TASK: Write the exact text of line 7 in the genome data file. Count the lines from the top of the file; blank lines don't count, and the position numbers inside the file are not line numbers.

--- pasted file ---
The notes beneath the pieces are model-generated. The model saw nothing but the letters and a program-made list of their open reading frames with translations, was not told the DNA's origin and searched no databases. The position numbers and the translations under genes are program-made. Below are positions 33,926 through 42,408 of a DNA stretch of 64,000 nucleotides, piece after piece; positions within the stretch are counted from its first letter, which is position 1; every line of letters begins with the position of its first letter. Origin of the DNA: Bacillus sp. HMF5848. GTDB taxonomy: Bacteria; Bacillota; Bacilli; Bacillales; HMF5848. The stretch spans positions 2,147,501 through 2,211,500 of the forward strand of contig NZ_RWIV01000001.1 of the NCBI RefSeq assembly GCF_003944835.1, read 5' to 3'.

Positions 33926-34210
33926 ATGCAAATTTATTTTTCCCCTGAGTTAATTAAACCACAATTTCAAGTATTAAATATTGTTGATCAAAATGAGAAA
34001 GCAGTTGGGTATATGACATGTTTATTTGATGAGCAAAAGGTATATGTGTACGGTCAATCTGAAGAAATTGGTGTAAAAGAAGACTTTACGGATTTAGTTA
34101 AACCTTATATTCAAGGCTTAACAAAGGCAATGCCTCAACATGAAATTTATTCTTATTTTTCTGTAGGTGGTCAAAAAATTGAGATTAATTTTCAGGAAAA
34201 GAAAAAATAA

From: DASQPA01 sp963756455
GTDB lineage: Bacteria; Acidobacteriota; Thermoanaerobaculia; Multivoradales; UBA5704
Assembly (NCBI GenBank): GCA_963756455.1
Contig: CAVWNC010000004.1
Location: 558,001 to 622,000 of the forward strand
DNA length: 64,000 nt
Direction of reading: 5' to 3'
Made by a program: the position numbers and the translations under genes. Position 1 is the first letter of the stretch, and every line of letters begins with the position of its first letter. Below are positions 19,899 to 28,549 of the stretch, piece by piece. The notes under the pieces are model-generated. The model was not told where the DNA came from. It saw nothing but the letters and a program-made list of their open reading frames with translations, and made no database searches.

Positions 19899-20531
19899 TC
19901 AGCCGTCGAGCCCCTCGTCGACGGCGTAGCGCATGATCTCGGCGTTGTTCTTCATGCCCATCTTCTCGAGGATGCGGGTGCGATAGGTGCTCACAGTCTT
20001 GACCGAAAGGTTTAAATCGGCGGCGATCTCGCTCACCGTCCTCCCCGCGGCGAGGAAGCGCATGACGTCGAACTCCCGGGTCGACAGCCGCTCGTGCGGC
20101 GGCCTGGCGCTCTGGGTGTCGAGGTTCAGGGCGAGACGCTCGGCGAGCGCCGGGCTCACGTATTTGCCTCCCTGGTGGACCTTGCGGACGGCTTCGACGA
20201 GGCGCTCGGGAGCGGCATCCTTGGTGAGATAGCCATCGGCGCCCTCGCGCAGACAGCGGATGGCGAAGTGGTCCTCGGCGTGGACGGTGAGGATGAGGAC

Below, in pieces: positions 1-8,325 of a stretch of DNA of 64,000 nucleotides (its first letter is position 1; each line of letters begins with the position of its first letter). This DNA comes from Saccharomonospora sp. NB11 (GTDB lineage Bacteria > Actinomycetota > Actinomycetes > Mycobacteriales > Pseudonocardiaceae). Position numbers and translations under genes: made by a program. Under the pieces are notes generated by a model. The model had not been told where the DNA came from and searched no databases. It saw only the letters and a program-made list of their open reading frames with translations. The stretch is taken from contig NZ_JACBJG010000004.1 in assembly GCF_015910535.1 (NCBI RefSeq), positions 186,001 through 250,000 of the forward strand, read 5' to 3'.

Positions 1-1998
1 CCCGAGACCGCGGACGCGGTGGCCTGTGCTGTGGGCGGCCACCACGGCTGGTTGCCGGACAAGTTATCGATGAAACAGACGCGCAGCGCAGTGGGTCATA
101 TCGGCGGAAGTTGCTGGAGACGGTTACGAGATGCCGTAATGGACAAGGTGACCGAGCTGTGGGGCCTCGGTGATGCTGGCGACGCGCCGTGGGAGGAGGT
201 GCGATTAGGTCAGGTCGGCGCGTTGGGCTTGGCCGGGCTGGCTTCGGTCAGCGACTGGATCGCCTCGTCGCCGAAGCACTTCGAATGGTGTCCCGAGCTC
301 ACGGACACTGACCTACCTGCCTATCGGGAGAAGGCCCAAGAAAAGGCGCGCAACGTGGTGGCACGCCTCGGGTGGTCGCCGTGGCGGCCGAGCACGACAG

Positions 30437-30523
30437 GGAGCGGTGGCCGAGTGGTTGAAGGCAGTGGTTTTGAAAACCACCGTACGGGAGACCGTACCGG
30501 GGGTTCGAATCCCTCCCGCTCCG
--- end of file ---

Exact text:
From: DASQPA01 sp963756455